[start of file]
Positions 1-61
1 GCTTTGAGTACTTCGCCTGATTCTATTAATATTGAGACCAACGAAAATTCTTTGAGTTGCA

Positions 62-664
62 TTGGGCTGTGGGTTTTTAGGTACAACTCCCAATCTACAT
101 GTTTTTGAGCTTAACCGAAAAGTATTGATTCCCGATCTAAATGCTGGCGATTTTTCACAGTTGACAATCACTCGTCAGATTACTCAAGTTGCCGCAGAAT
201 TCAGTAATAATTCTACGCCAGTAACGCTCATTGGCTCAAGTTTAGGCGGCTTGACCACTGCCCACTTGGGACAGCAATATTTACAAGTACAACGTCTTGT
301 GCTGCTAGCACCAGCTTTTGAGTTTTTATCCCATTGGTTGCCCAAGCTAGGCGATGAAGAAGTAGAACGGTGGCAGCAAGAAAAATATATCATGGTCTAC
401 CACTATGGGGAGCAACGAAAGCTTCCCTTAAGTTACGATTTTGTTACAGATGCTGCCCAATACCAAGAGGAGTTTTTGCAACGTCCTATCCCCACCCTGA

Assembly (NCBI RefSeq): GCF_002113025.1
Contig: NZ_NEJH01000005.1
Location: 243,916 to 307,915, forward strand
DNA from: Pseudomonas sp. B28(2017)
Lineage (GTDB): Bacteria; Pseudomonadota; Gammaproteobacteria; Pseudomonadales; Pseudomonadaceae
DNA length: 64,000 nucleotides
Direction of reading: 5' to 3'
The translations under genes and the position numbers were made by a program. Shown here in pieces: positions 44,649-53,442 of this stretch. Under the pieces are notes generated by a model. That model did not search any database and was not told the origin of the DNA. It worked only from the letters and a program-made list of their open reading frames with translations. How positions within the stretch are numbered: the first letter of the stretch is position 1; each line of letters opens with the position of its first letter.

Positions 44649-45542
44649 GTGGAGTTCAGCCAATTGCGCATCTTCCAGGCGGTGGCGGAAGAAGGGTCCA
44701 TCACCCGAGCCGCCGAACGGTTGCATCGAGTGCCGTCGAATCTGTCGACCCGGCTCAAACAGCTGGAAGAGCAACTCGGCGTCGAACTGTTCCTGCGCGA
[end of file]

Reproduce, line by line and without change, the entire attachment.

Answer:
Positions 1-61
1 GCTTTGAGTACTTCGCCTGATTCTATTAATATTGAGACCAACGAAAATTCTTTGAGTTGCA

Positions 62-664
62 TTGGGCTGTGGGTTTTTAGGTACAACTCCCAATCTACAT
101 GTTTTTGAGCTTAACCGAAAAGTATTGATTCCCGATCTAAATGCTGGCGATTTTTCACAGTTGACAATCACTCGTCAGATTACTCAAGTTGCCGCAGAAT
201 TCAGTAATAATTCTACGCCAGTAACGCTCATTGGCTCAAGTTTAGGCGGCTTGACCACTGCCCACTTGGGACAGCAATATTTACAAGTACAACGTCTTGT
301 GCTGCTAGCACCAGCTTTTGAGTTTTTATCCCATTGGTTGCCCAAGCTAGGCGATGAAGAAGTAGAACGGTGGCAGCAAGAAAAATATATCATGGTCTAC
401 CACTATGGGGAGCAACGAAAGCTTCCCTTAAGTTACGATTTTGTTACAGATGCTGCCCAATACCAAGAGGAGTTTTTGCAACGTCCTATCCCCACCCTGA

Assembly (NCBI RefSeq): GCF_002113025.1
Contig: NZ_NEJH01000005.1
Location: 243,916 to 307,915, forward strand
DNA from: Pseudomonas sp. B28(2017)
Lineage (GTDB): Bacteria; Pseudomonadota; Gammaproteobacteria; Pseudomonadales; Pseudomonadaceae
DNA length: 64,000 nucleotides
Direction of reading: 5' to 3'
The translations under genes and the position numbers were made by a program. Shown here in pieces: positions 44,649-53,442 of this stretch. Under the pieces are notes generated by a model. That model did not search any database and was not told the origin of the DNA. It worked only from the letters and a program-made list of their open reading frames with translations. How positions within the stretch are numbered: the first letter of the stretch is position 1; each line of letters opens with the position of its first letter.

Positions 44649-45542
44649 GTGGAGTTCAGCCAATTGCGCATCTTCCAGGCGGTGGCGGAAGAAGGGTCCA
44701 TCACCCGAGCCGCCGAACGGTTGCATCGAGTGCCGTCGAATCTGTCGACCCGGCTCAAACAGCTGGAAGAGCAACTCGGCGTCGAACTGTTCCTGCGCGA